Thursday, October 18, 2007

Back to basics (6): Ever heard of "craggers"?

I just returned from Germany speaking at a CSR roundtable that E&Y has started to offer quarterly in their offices, this time Düsseldorf. The Anti-Law of Jante (see Back to basics (5)) immediately came to my mind when the organizers told me that this was now the second meeting where the normal 20% no-show rate of registered participants didn’t work, the place was packed with 120 people and extra chairs were necessary. It was a nice mix of male and female participants, coming from several sorts of organizations, many of the participants still pretty young. Are we finally all waking up?

On my train ride back to Amsterdam I found this article in the International Herald Tribune* that caught my attention because it introduced a new abbreviation: “CRAG”, meaning “Carbon Rationing Action Group”, groups of volunteers (you might say on grass-roots level) that “aim to hold each other to account by imposing fines on members of the group who fail to keep their individual emissions under a certain quota”. This CRAG phenomenon has started in the UK, but I learnt that there are not only around 20 CRAGs with more than 160 individual members in the UK, but already many more that started in the U.S., in France and many places elsewhere. The members of the group define the rules, so fines are not common everywhere. A London 60 staff consultancy has also decided to voluntarily attempting to keep their personal annual emissions under the British average of 6.000 kilograms CO2. Some CRAG’s allow their members to roll over their credits accumulated during a low-carbon year to allow for occasional high-carbon indulgences like flights.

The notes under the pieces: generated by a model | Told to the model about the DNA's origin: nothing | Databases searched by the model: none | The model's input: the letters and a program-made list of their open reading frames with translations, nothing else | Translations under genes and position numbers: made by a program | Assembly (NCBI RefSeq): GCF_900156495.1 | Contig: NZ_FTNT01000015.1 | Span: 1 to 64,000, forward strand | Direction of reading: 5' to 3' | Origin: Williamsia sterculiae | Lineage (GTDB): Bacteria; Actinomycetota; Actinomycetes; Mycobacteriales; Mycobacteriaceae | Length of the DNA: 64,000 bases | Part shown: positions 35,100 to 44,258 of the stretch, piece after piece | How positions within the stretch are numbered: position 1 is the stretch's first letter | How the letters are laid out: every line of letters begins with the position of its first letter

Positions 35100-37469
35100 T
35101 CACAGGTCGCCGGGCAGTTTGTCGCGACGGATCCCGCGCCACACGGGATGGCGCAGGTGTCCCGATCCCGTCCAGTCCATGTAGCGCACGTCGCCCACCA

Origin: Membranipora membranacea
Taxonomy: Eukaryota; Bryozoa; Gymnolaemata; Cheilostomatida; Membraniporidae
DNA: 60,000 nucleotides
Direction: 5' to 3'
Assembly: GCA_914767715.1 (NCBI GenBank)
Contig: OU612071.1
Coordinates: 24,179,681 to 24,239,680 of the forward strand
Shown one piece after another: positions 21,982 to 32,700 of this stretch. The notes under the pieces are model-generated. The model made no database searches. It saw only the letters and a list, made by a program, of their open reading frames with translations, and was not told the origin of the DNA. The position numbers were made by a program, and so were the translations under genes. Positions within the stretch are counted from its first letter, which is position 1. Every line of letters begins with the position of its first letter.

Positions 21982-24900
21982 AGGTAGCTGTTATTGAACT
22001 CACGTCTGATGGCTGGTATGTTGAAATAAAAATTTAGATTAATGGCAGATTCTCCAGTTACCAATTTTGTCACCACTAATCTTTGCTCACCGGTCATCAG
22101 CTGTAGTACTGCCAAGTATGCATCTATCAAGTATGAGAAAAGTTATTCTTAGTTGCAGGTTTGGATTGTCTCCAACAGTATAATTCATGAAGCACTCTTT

Two things are worth mentioning here. First, what would all of this be without transparency, both in terms of now being able to define allowed emissions for each individual (based on the available data), and secondly to be able to be held accountable based on the individual real consumption of CO2. These people test out new ways of living together, helping each other through learning, and last but not least can share experience with those who like the idea that every individual should have an emissions account in the future. Well, why not, if this system allows for some flexibility (where do you live, what are available options and barriers to access new technology, available income, cultural differentiation, etc.)?

Secondly, this is the prototype of testing the possibility of the Anti-Law of Jante where the individual can show that a different world is possible without going back to Stone Age and that “the public perception that you’ve got to be rich to be green” is not true. Clearly, the major problem remains to “persuade the wider public that individual efforts, resulting in only microcosmic cuts, were worthwhile, particularly at a time when emissions are skyrocketing in other parts of the world like China”. I am convinced that we all need to start somewhere, why not starting a CRAG?

* Neighbors agree: Thou shalt not emit, IHT, October 17, 2007, Page 1 and 10

2 comments:

Stephen said...

Lately I've been reading a fair number of articles about how we are so far down the climate change path, that even if we were able to stop emissions tomorrow, we won't be able to stop climate change -- so why bother?

In the face of such literature, I'm glad to be reminded of the humble concept of changing individual behaviour as a means of making an impact. "Craggers" are a great example of this, and I'm not ready to write them off. I don't think we should under estimate the impact that small changes make when accumulated.

What happens when six billion butterflies flap their wings?

Stephen Albinati
http://zumer.wordpress.com/

avaiki nius agency said...

Many times, climate change seems caught up on debate over what is right or wrong.

Often, it is not this argument or that which is right, but a combination of the two.

Cragging sounds like a brilliant way for 'ordinary' people to get a running start at rapidly shrinking deadlines towards worst-case scenarios.

If we all then cut consumption rates to about a tenth of what they are now, we might just survive as a species!

Now ... about those solar flares, glacier tsnunami, plate tectonics and sundry other extinction level events ...